DALLAS — Texans with a hankerin’ for backyard barbecues, cornhole competitions, a place to let the dogs out or more lawn to mow are in luck: Home lots in the Lone Star State’s largest cities are some of the biggest the nation.
In North Texas, Dallas ranked fifth and Fort Worth ranked 10th nationally in median lot size when buyers purchase a single-family home, according to a new report by StorageCafé.
Texas cities grabbed five of the top 10 spots in the ranking of 20 U.S. cities. It was the only state with more than one city in the top 10.
Austin ranked No. 3 out of 20, with a median lot size of 8,629 square feet. Dallas ranked No. 5, with a median of 8,194 square feet. San Antonio was No. 7 , with 7,475 square feet; Houston ranked No. 9, with 7,131 square feet; Fort Worth was No. 10, with a median lot size of 7,096 square feet.
Dallas’ median lot size of 8,194 square feet and median house size of 1,581 square feet equals a house-in-lot ratio of 21.6 percent. The median lot size from one decade to the next varied less in Dallas than in other cities. Homes sizes, however, have been steadily growing since 1920, by more than 76%.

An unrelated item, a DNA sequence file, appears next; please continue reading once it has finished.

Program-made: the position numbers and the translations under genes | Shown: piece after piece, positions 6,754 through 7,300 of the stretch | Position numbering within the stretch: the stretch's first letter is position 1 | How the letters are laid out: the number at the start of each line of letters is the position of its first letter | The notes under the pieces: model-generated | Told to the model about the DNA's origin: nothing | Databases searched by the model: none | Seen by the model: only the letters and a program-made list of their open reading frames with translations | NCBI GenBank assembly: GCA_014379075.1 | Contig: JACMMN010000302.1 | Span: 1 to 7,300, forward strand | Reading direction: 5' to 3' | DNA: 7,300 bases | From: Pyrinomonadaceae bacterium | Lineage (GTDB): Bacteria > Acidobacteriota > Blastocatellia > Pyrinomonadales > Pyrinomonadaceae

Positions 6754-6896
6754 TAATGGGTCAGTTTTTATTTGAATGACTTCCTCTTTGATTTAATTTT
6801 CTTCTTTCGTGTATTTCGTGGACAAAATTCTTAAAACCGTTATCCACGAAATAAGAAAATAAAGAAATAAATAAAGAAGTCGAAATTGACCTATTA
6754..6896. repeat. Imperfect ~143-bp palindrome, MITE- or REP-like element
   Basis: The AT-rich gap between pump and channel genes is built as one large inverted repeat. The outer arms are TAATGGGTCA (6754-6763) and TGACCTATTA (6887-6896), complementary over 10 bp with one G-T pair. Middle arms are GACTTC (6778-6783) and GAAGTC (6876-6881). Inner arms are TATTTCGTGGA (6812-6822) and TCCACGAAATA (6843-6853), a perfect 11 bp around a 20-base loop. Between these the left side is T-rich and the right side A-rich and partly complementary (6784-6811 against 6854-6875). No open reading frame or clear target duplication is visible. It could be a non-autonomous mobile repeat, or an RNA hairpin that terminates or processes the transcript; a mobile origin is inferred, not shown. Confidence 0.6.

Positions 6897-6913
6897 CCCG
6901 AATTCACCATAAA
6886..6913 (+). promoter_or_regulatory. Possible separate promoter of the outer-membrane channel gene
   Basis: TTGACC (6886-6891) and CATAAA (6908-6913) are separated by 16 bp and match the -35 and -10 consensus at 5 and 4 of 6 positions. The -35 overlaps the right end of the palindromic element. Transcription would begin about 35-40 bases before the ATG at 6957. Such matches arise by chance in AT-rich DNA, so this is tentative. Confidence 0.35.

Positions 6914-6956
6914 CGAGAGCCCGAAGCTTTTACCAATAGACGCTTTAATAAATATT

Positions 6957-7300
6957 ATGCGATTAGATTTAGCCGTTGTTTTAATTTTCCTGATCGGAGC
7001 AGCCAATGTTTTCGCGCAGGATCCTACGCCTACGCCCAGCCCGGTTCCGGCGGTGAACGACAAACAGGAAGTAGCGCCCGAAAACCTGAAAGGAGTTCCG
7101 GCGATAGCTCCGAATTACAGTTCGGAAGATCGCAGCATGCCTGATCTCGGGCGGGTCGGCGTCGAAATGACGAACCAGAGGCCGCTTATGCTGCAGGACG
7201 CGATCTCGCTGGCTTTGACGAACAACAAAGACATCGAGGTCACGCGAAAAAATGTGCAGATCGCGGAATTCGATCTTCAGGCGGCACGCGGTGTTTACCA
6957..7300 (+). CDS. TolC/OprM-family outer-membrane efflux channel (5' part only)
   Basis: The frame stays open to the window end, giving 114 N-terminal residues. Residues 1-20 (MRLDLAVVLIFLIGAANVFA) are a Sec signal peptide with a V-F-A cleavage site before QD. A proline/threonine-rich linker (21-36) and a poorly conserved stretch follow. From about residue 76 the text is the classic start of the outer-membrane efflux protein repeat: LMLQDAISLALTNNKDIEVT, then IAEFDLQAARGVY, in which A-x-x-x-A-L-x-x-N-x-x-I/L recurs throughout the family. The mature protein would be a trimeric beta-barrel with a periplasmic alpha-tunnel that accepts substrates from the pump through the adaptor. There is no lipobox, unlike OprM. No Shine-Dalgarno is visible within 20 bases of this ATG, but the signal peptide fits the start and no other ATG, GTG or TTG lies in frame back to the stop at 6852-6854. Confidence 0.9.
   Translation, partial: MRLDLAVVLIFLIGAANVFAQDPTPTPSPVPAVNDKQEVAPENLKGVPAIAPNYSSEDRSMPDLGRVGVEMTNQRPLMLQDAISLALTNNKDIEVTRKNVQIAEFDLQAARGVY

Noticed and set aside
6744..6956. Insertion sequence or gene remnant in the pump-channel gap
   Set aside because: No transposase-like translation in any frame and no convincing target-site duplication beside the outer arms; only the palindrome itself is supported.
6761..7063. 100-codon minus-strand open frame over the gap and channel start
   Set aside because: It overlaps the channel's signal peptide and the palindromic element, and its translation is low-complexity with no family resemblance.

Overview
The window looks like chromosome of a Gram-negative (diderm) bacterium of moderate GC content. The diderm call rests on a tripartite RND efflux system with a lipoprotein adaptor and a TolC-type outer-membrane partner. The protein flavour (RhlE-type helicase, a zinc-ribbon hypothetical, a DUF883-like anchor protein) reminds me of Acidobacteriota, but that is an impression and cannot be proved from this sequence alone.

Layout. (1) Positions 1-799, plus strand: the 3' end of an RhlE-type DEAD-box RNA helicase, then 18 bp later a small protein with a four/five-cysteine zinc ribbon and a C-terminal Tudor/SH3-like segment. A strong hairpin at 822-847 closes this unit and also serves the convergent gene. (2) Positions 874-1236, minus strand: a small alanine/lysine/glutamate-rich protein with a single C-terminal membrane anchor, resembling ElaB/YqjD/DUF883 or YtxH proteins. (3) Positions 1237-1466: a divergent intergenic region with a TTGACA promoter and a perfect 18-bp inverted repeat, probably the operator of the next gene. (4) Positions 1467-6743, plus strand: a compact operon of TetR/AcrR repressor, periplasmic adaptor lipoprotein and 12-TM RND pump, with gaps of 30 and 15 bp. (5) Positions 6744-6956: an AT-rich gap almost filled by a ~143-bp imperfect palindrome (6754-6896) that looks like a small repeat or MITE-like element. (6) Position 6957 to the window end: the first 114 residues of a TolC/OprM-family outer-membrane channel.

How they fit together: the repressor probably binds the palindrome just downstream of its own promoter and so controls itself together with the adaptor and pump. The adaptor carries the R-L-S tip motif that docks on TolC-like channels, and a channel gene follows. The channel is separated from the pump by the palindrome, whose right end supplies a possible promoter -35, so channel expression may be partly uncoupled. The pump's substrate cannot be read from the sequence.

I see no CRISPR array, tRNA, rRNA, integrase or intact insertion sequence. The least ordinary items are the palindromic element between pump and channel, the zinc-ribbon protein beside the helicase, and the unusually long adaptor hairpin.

In Fort Worth, lots decreased by about 10% over the past 100 years, while the median home increased in size by over 70%, the report said. In Fort Worth, homes usually take up about 24 percent of the lot on which they sit.
Indianapolis boasts the largest median lot size overall. The median size in the Indiana state capital is 9,191 square feet. Jacksonville, Florida, ranked No. 2, with a median size of 9,104 square feet. Here are the full rankings.
In other national stats, Philadelphia has the smallest lot sizes, with a median of 1,089 square feet.
San Diego increased its median lot size by almost 50% from the 1920s through the present. And Seattle, Charlotte and Denver saw the biggest lot size decreases over the past 100 years.
Lot usage increased in all 20 biggest cities in the U.S., largely due to increasing home sizes.
New single-family homes are now built larger, whereas lot sizes are getting smaller, according to StorageCafé. The median home size is now over 2,260 square feet, up from 2,170 square feet in 2010. Meanwhile, the median lot size of a new home decreased by almost 18%, from 10,500 square feet in 2010 to 8,700 square feet in 2020, according to U.S. Census data.
The demand for housing in many markets is so much higher than the current supply that developers of new residential properties have to make the most of available land, said Isaac Hiatt of Yardi Matrix, StorageCafe’s sister division and a research firm focusing on multifamily, student housing, office, industrial and self-storage properties.
“This has led to an increase in what many would call single-family condensed housing,” Hiatt said.